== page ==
May 2021 – SMokeeScreen by Chad Hanson

Very interesting (technically challenged) presentation where Hanson talks about how the biggest problem is the forest service mission for commercial logging. He especially decries logging of recently burned areas which destroys all the natural regrowth. Of course artificial fire suppression of the previous 100 years is also a problem, but he has data which says that “thinning” operations do more harm than good.

Mar 2021 – Upcoming and recent Presentations

Speaker Series Event – Paradigm Shift: Strengthening Our Wildfire Resilience

California Natural Resources Agency

And here’s an upcoming Bay Nature talk on Chaparral fire (includes fire following plants that we heard Tim discuss)

Bay Nature Talks: Chaparral Fire Ecology & Fire-Following Plants Around Us

Link for March 4 event

Effects of Altered Wildfire Regimes on California Plant Diversity – Webinar

Link for Mar 4 event

Prescribed Burns; Exploding Stars–Mar2

Nov 2020Fanning the Flames – excellent informative presentation by the Nature Conservancy. here’s my partial slideshow of screen prints – will replace with the original when I get a copy

October 2020 Helpful leaflet on Wildfire preparation

September 2020   

Results of the CZU fire

Series on fire recovery by RCD – Santa Cruz Resource Conservation District . Details at:

Already posted from Rich Casale’s presentation Sat Sep 12

Why bigger, more destructive wildfires? Oct 2020

Climate in California has changed over the last century and during the last four decades. The changed climate is a fire threat multiplier.

Temperatures have risen especially in summer and autumn such that a new hotter climate regime concentrates precipitation in December and January with decreased amounts in autumn and spring.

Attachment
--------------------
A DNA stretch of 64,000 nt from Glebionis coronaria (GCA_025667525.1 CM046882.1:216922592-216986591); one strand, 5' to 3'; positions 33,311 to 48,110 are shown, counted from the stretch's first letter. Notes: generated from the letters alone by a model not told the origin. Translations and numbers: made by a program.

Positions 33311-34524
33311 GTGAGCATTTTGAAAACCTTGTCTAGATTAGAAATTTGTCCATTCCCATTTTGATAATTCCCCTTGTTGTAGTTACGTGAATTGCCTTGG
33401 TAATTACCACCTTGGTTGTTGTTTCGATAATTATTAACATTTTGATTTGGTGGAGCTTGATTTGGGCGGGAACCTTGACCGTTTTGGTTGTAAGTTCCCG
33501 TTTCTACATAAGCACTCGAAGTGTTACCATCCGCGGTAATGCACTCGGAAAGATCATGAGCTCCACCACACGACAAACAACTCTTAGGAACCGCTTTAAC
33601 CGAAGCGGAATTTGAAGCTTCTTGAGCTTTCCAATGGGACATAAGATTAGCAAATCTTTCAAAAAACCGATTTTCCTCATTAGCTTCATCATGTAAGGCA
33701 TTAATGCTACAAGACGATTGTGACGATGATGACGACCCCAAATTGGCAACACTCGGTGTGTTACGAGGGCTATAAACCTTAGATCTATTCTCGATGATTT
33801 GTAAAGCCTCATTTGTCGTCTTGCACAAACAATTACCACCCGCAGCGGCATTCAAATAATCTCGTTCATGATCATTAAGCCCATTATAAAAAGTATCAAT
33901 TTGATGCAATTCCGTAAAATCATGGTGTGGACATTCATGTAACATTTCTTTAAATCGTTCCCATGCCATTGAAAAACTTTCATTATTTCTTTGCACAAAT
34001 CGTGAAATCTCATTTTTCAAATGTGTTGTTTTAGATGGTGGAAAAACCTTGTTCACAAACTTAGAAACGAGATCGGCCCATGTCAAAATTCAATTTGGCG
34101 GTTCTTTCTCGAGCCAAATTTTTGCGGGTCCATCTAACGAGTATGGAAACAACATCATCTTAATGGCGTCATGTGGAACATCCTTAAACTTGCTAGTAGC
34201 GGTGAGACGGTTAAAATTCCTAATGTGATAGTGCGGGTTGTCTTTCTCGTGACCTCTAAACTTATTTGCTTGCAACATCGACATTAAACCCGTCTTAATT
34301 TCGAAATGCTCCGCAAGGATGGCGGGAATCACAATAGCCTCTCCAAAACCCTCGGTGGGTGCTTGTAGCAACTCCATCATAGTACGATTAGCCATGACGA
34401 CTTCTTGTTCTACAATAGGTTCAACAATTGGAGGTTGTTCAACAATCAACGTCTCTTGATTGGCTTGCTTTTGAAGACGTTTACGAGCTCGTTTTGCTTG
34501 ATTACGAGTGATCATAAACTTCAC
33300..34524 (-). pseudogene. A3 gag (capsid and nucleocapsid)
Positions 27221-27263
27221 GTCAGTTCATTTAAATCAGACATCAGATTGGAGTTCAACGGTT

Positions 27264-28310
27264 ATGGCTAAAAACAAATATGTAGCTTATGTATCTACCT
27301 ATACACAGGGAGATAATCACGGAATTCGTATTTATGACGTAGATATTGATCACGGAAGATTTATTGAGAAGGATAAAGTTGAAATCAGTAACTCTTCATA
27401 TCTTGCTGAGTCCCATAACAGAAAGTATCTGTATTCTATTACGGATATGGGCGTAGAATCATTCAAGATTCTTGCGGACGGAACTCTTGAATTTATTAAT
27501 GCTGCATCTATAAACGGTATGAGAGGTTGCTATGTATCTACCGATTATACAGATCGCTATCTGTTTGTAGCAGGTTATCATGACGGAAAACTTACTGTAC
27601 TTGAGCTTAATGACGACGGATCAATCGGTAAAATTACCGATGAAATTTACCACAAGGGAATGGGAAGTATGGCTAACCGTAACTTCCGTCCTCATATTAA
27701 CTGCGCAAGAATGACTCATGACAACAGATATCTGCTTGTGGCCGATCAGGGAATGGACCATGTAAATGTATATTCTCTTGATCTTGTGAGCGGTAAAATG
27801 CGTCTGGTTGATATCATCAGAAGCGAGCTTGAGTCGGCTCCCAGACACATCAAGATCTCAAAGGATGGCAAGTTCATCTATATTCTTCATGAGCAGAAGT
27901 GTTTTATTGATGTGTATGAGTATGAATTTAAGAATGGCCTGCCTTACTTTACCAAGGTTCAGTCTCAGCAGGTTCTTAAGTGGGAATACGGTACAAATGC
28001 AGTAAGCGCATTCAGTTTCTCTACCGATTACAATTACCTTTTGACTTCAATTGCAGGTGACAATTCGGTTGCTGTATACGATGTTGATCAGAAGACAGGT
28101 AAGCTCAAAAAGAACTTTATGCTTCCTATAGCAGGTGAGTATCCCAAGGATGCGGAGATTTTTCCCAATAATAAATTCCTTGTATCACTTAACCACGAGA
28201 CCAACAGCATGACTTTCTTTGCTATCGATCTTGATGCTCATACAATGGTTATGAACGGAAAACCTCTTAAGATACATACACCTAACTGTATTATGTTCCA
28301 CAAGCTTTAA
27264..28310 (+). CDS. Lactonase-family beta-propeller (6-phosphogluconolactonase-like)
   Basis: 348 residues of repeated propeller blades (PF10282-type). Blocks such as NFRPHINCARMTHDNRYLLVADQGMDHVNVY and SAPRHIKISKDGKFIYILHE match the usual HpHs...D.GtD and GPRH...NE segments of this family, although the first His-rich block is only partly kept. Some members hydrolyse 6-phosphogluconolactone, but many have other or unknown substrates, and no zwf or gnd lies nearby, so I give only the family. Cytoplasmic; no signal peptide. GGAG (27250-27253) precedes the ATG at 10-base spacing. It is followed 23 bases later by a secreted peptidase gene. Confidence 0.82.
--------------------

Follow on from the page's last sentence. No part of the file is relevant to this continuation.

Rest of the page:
Goss et al., Fig. S1, Creative Commons 4.0 license
Dong et al., Public Domain, courtesy of authors of “Contributions of Extreme and Non-Extreme Precipitation to
California Precipitation Seasonality Changes Under Warming” Geophysical Research Letters, 2019,

Increased drought and drying of fuels have stretched the length of the peak fire season months of September through November (SON) into December and increased the territory burned exponentially.

The autumn and winter in California frequently have dry, strong, downslope, off-shore winds, called Diablo winds in Northern California and Santa Ana winds in Southern California. They can vastly increase the danger by boosting the speed of fire propagation.

Such was the case of two episodes in November, 2018 that Michael Goss, et al. discuss in detail, the oak woodland Camp Fire that wiped out the small city of Paradise in the northern Sierra Nevada foothills that killed 58 people, and the coastal chaparral Woolsey Fire that jumped the 12-lane 10l freeway early in the morning of its second day and rushed six miles over mountains to the sea near Malibu by noon. The Woolsey Fire started with humidity at only five percent and wind gusts of 40-50 mph.

More information: